Automated curation: The next generation of marketing intelligence
It’s no secret that marketing intelligence tools, such as research, curation and collaboration apps, make a team more productive and improve campaign results. However, having too many tools or too much information available can have quite the opposite effect. Information overload can waste time and take attention away from the goal at hand: generating leads.
For an example, let’s consider a company that sells credit management software. As two of their key responsibilities, marketing team members must create and run effective content-based campaigns and monitor key competitors for trends and successes. For such activities, they need tools to curate relevant content so that they can communicate efficiently with internal stakeholders, prospects and customers. But even with search technologies, news feeds, marketing software and/or curation apps, collecting that content is cumbersome, repetitive and ephemeral.
The way to reduce the noise is through automated curation intelligence. Imagine if instead of working with four different tools on two separate activities, all of the information the marketing team needs is delivered automatically in a single application. By simply creating topics of interest about credit management and key competitors, an automated “living collection” provides a steady stream of fresh content to create campaigns, understand competitive intelligence and ultimately supply information to prospects that is compelling enough to encourage a response (and a shorter sales cycle).
Automated curation is personal. The content that matters to me as a lead gen professional is different from what matters to you as a market research specialist, even if we’re both involved with the same campaign. And while you might be accessing your content in the CRM on your laptop, I want to see it in a stand-alone app on my smartphone.
Curation is social. A successful marketing campaign is rarely the result of a single individual; everyone has different groups of experts, colleagues and friends where collaboration adds value and the next action can take place. Automated curation brings social context – knowing my networks makes it easier to connect with the right people on our shared topics.
When considering automated curation intelligence as tool for your marketing and research programs, it is important to keep in mind the sources accessed, ease of use, and the tool’s ability to continuously learn and refine results.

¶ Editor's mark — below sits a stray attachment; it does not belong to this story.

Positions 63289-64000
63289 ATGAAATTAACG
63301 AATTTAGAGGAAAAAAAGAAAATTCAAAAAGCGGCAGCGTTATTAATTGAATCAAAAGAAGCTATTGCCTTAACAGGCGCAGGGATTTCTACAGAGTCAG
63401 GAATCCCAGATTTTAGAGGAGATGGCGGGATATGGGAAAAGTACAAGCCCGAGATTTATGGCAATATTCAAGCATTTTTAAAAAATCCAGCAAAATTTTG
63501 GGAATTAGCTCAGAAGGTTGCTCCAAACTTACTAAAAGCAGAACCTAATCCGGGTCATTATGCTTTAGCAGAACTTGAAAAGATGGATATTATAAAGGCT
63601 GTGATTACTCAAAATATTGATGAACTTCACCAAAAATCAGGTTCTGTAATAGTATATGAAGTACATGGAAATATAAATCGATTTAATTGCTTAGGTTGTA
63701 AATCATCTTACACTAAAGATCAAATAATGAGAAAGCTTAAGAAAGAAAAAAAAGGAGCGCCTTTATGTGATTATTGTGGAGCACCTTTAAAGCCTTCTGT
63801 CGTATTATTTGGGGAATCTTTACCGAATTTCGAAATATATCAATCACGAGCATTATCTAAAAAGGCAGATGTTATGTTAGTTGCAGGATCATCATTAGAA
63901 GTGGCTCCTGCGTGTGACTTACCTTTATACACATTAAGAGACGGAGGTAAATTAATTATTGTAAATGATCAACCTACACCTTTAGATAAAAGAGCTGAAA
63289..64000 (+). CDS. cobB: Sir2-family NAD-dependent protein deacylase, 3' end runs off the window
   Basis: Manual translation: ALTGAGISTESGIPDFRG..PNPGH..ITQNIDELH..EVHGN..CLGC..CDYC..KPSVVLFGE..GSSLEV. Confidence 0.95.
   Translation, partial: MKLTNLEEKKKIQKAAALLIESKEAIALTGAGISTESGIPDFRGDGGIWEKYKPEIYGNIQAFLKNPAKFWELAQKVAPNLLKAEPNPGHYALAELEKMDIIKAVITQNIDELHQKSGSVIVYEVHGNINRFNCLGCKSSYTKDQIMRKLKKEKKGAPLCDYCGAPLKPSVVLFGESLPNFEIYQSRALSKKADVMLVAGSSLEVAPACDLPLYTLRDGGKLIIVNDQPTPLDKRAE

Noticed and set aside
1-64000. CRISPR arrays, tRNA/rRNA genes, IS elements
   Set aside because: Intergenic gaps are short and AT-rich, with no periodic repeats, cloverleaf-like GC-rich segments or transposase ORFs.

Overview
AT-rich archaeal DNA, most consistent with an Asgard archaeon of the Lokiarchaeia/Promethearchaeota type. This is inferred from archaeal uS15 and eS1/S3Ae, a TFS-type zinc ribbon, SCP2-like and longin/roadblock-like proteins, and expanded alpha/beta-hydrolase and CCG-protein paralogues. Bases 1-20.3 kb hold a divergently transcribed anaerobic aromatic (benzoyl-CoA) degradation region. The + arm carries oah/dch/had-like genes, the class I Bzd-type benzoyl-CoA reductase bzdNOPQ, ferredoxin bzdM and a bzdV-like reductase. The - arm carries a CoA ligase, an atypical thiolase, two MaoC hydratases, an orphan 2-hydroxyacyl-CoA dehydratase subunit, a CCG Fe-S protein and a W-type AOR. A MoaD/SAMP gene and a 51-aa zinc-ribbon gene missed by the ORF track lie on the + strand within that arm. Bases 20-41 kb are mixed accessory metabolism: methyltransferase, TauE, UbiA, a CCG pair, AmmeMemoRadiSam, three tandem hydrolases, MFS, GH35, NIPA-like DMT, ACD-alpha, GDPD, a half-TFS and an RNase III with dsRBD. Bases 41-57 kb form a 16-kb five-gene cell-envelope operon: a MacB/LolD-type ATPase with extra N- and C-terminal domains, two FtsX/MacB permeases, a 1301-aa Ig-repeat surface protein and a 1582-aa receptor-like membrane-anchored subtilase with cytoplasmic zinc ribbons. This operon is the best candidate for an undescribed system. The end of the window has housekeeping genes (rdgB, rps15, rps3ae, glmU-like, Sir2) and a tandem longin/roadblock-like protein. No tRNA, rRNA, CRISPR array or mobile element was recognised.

- Sources — Automated curation technologies should scan and synthesize multiple sources from the web, subscribed RSS feeds, social networks and internal business systems. Integration with Salesforce and SAP, as well as other CRM systems and subscribed research services, saves time and makes life easier for you and your team. You should also be able to import existing profiling, account and contact data to ensure the most precise results – and best outcomes – possible.
- Ease of use – Multiple delivery and access options are a must. You should be able to view and use your information from any device, at anytime. And a simple email digest with the latest news can also cut down on time and serve as a reminder to check on certain campaigns or leads.
- Continuous improvement – Based on the items a user favorites, keeps and shares, the tags and keywords he uses and the comments he makes, the curation technology should constantly improve its precision – reducing the noise, assisting with discovery and enabling better collaboration.
When used effectively, automated curation technologies deliver productivity gains, the opportunity for competitive advantage when making a deeper connection with prospects, and the ability to find the “white space” for new products.
Dr. Dorian Selz is the CEO and co-founder of Squirro, the world’s first “digital research assistant.” Squirro for sales and marketing is currently in beta phase. If you are interested in testing it out for your marketing organization, visit http://squirro.com/ or contact Dorian directly at firstname.lastname@example.org.